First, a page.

Bucks take step back by missing playoffs
MILWAUKEE Drew Gooden is going back to Kansas to get three hours closer to a college degree in communications. Andrew Bogut believes he’ll see the Australian summer for the first time in nearly a decade. Keyon Dooling will fill his time with labor issues.
None of the Bucks wants to dwell on this season.
A year after reaching the postseason for the first time since 2006, Milwaukee slumped back into its losing habits with a 35-47 year marked by injuries, chemistry issues and far too few victories.
The Bucks were the lowest-scoring team (91.9 points per game) in the NBA in three years and the worst shooting team (43.0 percent) since the franchise’s expansion year in 1968-69.
“It’s a bitter pill to swallow for sure,” Bucks coach Scott Skiles said Thursday. “My personal belief is there’s no reason to try and put a positive spin on it other than we have a lot of work to do and we’ve got to start that work almost immediately and try to get better.”
The uncertain labor future hangs over everyone in the NBA.
Dooling is vice president of the player’s union executive committee and has been keeping his teammates informed on everything from the latest on negotiations to advising rookie Larry Sanders how to put money away for what may be a long work stoppage.
“Obviously the NFL is going through their deal, so we’ll see a clearer picture because they’ll have to run the race first,” Dooling said. “I just really want to see a fair deal for both sides. … It’s just a matter of splitting that dollar up and being fair with each other.”
Splitting up things was a big problem for the Bucks on a team level, too, with those chemistry issues that affected them on offense and in the locker room.
“I think a little bit too many changes were made, I think the guys bought in, but eight new guys off a 46-win team was a little tough,” Bogut said. “We thought we made great moves to get us over the line, to get us to the second round and it didn’t work out like that.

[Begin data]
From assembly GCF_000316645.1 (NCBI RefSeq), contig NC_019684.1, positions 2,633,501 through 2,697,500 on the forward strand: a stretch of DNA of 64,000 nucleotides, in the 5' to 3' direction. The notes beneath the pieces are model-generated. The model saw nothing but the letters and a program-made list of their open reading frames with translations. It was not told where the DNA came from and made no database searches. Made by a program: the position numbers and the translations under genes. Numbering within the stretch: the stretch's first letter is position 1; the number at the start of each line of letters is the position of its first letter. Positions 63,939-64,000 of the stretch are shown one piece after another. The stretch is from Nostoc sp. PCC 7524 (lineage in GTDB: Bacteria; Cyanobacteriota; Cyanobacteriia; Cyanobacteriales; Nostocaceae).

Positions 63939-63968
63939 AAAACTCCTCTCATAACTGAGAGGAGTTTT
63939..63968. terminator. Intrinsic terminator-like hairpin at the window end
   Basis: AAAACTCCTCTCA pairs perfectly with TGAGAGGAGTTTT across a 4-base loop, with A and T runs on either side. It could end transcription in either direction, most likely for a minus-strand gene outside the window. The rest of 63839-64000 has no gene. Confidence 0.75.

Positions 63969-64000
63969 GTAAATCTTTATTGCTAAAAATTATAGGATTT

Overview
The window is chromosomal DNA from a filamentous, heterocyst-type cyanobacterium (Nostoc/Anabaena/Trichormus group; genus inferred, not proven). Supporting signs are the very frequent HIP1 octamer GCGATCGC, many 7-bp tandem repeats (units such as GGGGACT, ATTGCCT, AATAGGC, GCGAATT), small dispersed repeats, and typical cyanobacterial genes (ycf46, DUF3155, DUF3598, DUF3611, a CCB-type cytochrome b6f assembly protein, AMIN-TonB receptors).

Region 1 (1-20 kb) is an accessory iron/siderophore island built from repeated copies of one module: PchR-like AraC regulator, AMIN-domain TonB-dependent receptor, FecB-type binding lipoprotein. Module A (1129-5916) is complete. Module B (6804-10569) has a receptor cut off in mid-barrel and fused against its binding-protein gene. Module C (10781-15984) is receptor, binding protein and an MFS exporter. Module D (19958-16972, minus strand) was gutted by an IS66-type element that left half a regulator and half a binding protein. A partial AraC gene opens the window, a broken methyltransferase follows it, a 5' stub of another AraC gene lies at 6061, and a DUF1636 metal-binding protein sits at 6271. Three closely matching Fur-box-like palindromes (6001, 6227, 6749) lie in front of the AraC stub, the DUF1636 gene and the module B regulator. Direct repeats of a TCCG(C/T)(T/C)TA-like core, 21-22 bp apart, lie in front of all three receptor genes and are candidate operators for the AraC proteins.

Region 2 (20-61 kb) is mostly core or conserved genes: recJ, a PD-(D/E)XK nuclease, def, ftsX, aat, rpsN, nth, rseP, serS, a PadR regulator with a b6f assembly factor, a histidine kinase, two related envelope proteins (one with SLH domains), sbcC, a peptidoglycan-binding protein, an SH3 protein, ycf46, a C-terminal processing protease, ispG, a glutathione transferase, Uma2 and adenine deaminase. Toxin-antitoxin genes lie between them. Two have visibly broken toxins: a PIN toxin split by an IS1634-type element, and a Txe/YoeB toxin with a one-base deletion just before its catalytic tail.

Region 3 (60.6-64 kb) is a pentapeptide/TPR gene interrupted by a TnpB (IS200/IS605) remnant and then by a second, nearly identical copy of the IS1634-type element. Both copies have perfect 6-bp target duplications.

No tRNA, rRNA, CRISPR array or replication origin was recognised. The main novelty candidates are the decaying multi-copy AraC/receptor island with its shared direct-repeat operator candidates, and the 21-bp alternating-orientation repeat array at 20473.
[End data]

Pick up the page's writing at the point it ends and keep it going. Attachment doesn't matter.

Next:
“Chemistry is underrated in the NBA and team camaraderie off the floor is underrated. We need to get a good group out there.”
Bogut had season-ending right arm surgery again after failing to regain full strength after an ugly fall just over a year ago shattered his elbow. He needed six different incisions to clean out spurs and scar tissue on Tuesday.
“I’ve got a jar full of loose bones taken out of my arm,” said Bogut, who finished with a career-best 11.1 rebounds and 2.6 blocks per game. “I should definitely be a little bit more pain free than I was this season.”
Second-year point guard Brandon Jennings dealt with a broken foot midway through the year and only managed to crack a smile Thursday talking about Kurt Thomas, who was on the roster last season when the team took Atlanta to a Game 7 in the first round.
“There’s always going to be chemistry issues when you have new players. The hardest thing is trying to get guys together,” Jennings said.
General manager John Hammond has said changes are on the horizon.
Michael Redd is likely headed to free agency as well after completing his $91 million max contract deal following two major knee surgeries that cost him all but 28 games the last two years.
Chris Douglas-Roberts said after the final game of the season in Oklahoma City that his time with Milwaukee was over and Corey Maggette wasn’t seen during the players’ brief stop Thursday to clean out lockers and sign a few items for charity.
Milwaukee made two big moves last year, signing Gooden and John Salmons to five-year contracts.
Salmons was the spark that helped Milwaukee go 22-8 down the stretch last year and reach the playoffs by averaging 19.9 points per game. This year, he averaged 14 points and was barely a factor in fourth quarters.
Gooden missed 43 games dealing with plantar fasciitis in his left foot. He needs 18 more credit hours to graduate from Kansas, but has decided not to enroll past the summer session in case the labor unrest ends early.
Bogut said he’ll be healed and ready for training camp, but wouldn’t mind a few extra months off even though he knows he won’t be paid for it.
“The way I look at it is I’ll see my first Australian summer in eight, nine years, it’s just going to be an expensive one,” he joked.
And Jennings believes they still have a strong core to compete with the Eastern Conference elite next season even though Skiles said no one on the roster is untouchable.
“If anything, I can say we’re right there with the Bulls, we were just like one or two plays away, if you think about it,” Jennings said.
And 27 more wins.